Thursday, June 03, 2010

Miracle lust?

Reading chapter 1 of the Gospel of Mark this morning (when in doubt about what Scripture to read next, I often return to Mark), I noticed how after he begins his ministry Jesus routinely silences the demons (because they know who he is), and he also attempts to hush the man healed of leprosy. It's interesting to me that he does not want people to focus just now on "who he is" nor on the healings themselves. His desire now is simply to announce, rather mysteriously, the nearness of the kingdom of God. However, when the former-leper tells everyone that this Jesus had healed him (it must have been hard to keep that a secret, in any case), that's all that seems to matter to "the crowds." It's a kind of miracle lust, and Jesus is not inclined to indulge it at the expense of his message.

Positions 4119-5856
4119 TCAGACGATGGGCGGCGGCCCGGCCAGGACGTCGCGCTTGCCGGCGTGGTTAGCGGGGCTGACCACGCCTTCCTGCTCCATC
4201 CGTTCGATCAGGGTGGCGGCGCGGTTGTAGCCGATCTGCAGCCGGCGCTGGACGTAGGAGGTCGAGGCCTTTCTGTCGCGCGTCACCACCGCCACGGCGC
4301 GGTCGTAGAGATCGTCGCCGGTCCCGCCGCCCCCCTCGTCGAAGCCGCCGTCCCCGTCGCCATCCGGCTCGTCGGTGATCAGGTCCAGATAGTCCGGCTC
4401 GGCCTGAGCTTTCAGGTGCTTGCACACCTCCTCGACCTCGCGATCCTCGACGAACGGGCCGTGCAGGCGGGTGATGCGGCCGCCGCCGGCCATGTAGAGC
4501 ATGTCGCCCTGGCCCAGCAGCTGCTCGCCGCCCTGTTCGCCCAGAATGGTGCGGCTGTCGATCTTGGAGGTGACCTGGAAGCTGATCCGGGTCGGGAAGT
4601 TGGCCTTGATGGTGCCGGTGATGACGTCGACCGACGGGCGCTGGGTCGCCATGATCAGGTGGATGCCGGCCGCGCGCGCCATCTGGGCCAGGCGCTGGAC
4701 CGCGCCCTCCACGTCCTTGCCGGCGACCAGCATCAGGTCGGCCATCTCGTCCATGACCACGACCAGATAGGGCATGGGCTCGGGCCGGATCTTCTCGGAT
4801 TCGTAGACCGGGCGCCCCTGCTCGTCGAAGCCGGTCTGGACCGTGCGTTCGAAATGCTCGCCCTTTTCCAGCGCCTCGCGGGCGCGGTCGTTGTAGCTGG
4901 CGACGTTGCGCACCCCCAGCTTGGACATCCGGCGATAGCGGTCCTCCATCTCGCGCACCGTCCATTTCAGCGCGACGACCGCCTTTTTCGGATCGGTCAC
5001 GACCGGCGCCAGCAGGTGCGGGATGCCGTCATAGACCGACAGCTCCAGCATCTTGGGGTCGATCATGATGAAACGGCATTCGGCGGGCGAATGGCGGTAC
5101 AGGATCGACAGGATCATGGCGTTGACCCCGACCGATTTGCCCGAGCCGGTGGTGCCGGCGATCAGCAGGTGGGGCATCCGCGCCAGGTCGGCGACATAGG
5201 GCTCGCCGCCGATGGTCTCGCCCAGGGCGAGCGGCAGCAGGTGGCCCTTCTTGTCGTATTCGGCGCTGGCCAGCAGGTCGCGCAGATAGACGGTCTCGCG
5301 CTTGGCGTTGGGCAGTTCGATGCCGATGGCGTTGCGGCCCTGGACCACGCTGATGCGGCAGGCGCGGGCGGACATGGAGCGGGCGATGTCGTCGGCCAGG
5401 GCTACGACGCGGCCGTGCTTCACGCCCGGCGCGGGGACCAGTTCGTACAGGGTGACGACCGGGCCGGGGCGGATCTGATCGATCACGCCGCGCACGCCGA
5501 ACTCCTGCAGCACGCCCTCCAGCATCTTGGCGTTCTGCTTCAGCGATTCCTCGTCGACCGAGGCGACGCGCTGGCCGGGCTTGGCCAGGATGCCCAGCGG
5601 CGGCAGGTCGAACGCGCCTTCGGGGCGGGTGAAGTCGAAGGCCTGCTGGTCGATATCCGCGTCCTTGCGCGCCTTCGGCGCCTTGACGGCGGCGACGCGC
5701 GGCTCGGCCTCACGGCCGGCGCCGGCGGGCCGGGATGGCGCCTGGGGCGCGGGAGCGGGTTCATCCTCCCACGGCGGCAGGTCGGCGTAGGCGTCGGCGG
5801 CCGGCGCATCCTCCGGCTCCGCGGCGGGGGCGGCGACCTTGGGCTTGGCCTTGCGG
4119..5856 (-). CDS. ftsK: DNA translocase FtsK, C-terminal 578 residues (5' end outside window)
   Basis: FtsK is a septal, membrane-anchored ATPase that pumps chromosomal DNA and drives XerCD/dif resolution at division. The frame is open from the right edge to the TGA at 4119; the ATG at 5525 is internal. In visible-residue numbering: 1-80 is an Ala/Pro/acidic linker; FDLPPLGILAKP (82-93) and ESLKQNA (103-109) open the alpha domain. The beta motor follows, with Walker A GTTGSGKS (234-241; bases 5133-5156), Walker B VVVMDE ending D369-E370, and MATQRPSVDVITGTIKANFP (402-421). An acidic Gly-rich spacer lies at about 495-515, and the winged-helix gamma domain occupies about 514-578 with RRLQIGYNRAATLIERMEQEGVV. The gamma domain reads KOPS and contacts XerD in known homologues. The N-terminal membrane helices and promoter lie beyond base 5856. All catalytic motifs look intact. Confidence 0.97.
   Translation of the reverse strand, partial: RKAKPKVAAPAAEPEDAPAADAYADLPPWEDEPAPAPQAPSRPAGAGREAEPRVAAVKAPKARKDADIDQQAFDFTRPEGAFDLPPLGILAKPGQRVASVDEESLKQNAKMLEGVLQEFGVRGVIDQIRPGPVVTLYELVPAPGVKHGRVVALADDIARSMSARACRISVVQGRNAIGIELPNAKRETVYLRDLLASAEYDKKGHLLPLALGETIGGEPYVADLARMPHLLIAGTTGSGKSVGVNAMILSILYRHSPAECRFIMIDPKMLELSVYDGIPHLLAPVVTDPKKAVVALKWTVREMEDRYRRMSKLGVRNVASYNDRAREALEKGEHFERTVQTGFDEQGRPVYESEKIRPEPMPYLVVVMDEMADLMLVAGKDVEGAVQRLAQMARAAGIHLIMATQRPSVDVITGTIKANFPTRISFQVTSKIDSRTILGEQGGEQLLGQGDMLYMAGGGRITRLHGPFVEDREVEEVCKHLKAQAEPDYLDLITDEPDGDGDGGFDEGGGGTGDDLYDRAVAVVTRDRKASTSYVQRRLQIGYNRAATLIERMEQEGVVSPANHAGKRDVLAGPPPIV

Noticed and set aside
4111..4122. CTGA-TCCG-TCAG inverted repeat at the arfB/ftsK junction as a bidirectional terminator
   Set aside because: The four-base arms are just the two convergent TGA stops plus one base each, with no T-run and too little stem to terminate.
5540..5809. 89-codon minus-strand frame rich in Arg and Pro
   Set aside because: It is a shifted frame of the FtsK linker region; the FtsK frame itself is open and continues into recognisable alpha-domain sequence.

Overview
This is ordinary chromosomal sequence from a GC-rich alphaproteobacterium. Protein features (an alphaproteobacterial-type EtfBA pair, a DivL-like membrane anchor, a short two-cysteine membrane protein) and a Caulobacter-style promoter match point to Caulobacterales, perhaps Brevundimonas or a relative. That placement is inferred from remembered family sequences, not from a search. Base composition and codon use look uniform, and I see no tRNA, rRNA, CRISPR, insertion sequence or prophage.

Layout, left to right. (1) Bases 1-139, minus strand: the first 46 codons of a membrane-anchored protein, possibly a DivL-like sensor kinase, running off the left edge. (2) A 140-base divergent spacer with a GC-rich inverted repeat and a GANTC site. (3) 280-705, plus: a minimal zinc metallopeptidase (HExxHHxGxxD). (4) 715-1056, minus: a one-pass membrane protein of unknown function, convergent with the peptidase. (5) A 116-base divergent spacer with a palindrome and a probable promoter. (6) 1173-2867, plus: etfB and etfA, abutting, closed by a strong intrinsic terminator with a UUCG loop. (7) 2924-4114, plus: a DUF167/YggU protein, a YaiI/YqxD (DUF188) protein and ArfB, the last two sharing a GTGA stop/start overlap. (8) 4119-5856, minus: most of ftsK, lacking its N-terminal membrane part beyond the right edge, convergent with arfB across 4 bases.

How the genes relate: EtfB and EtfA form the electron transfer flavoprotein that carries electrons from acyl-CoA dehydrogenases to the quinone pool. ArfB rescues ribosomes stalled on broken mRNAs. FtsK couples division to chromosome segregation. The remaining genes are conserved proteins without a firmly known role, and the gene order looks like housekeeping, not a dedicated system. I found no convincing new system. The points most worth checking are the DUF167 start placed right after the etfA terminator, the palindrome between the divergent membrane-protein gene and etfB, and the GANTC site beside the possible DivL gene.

The ESV Study Bible note on verse 45 puts it this way:
The joy of the healed man overrides Jesus' injunction to silence and therefore Jesus could no longer openly enter a town, lest he be mobbed. So Jesus cannot stay hidden (e.g., v. 45; 3:7–12, 20; 6:31–33). Mark often emphasizes how the crowds' excessive attention to Jesus' miracles is a frequent problem, causing the crowds to miss the true purpose of his ministry (i.e., to proclaim the good news of the kingdom).
I wonder if it sometimes happens with us, too, that our desire for a miracle, a work of wonder, actually causes us to miss the core message--the kingdom of God is at hand.

1 comment:

n. davis rosback said...

i saw your title on my google reader and thought, "what can bob be saying about lust that's a miracle"?